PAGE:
One of my teachers once said to me, “look around your home, and see, really see, what you are devoted to.”
It is clear to me that I am devoted to the deep, ancestral, and transient threshold magic of growing, creating, and crafting beautiful food to feed and nourish those I love. Food matters to me. Cooking is the grace note that reverberates through our lives.
Preparing nourishing and delicious homemade food for my family is a most sacred act. Probably one of the most sacred and magical things I do with my life, and life force.
It is devotion and love; magic and craft; and communion with the earth, water, sky, and sun where we live. Immanence. Vegetables and ingredients are carefully weighed and turned in my hands, selected from the garden or the market, to blend into just the right marriage of flavors. I inhale, and delight in their scent and their color, and explore their textures with my fingers.
Spoons and rolling pins from my grandmothers, worn with time and passed through many hands, stir my cauldrons on my stove and spread dough on the warm wooden counter of my kitchen island. An island which has become, over time, its own altar. Spices and herbs chosen carefully, and blessed with breath and prayer, are stirred and roasted into meals made “just so,” with a particular loved one in mind. Plates of baked goods and food warm my table for my beloveds, and become a time-honored thread in the tapestry of tradition for holidays and gatherings, and the sweetness of the turning seasons. All the while, incense, candles, and bowls of cool water adorn and bless my work in the altar that is my hearth, my home, my kitchen. The very heart of my home.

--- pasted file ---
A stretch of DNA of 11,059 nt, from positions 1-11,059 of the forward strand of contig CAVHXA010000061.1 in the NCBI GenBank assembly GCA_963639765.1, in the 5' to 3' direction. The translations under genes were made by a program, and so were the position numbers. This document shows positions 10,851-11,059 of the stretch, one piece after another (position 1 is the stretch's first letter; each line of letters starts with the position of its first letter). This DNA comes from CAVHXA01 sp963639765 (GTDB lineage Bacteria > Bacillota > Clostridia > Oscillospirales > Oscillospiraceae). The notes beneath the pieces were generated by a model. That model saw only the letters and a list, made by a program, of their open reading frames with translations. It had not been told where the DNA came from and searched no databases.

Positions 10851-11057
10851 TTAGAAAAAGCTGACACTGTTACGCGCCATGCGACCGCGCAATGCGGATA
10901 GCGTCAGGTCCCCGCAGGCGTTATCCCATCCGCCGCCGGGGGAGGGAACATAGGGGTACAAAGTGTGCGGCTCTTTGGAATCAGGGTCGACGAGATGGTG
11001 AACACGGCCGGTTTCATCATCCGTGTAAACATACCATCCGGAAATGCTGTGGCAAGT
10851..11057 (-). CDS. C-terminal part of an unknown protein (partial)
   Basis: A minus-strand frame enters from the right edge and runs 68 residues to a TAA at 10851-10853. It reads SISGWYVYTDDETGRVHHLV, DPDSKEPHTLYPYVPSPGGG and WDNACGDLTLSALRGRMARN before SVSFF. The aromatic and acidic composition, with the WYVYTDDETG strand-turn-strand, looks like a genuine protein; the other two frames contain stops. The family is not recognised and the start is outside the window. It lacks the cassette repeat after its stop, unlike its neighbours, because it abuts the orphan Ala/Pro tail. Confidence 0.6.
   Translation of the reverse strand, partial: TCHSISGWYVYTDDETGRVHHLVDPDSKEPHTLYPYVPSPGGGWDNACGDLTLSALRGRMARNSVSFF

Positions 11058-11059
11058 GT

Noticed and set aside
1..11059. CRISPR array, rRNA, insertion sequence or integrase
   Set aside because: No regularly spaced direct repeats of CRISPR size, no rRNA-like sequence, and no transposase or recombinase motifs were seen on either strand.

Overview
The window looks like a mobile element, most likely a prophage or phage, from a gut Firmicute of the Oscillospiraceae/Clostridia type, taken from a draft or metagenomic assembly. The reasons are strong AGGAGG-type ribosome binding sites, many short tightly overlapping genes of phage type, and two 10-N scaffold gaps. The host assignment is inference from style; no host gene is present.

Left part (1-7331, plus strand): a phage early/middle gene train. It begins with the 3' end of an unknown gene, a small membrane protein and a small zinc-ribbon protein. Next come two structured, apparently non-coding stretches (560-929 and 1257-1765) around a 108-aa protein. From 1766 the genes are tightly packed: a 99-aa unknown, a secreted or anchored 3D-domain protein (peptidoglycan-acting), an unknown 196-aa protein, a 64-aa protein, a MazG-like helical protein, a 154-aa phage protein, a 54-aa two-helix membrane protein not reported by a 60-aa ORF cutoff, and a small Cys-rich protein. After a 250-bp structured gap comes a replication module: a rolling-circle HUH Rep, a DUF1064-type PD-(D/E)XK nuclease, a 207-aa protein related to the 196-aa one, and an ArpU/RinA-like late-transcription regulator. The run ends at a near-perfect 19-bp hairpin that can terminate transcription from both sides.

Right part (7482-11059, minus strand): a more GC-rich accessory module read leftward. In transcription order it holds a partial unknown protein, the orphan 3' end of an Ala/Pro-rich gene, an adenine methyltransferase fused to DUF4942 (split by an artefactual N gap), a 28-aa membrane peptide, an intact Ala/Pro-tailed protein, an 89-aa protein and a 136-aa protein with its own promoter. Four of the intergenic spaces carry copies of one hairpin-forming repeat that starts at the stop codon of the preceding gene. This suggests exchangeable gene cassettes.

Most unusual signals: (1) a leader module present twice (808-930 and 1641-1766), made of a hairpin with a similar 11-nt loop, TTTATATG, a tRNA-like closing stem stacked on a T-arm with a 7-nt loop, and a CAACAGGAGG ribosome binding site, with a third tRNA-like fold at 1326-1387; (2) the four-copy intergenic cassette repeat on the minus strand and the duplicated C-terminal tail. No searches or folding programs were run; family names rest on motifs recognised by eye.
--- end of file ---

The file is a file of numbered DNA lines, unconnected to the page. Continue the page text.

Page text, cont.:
I have so much magic and gratitude for these small and impactful acts of love and devotion. Food is love. Food blesses family and friends as we gather. And cooking creates a precious container for the little acts of everyday living that mean so much to us, and creates beautiful memories that endure, long after we are gone. I will never, ever, forget my grandmother’s and mother’s hands moving on mine in the kitchen— teaching me how to tell when the sauce is thickened when the spoon glides through the liquid just so, or how shaggy or smooth the dough should be to get the perfect result. Their recipes and love of food and cooking are carried in my blood, so reflexive now that I rarely need to consult the shelf of cookbooks where hand-written recipes dance in the margins.
There really are no “insignificant” little things. To me, they mean the most. If I cook for you, it means that I love you, and I am giving you the very best work of my hearth and hands to nourish and sustain you. It is intimate. I am blending a little of me with a little of you, and a lot of my heart.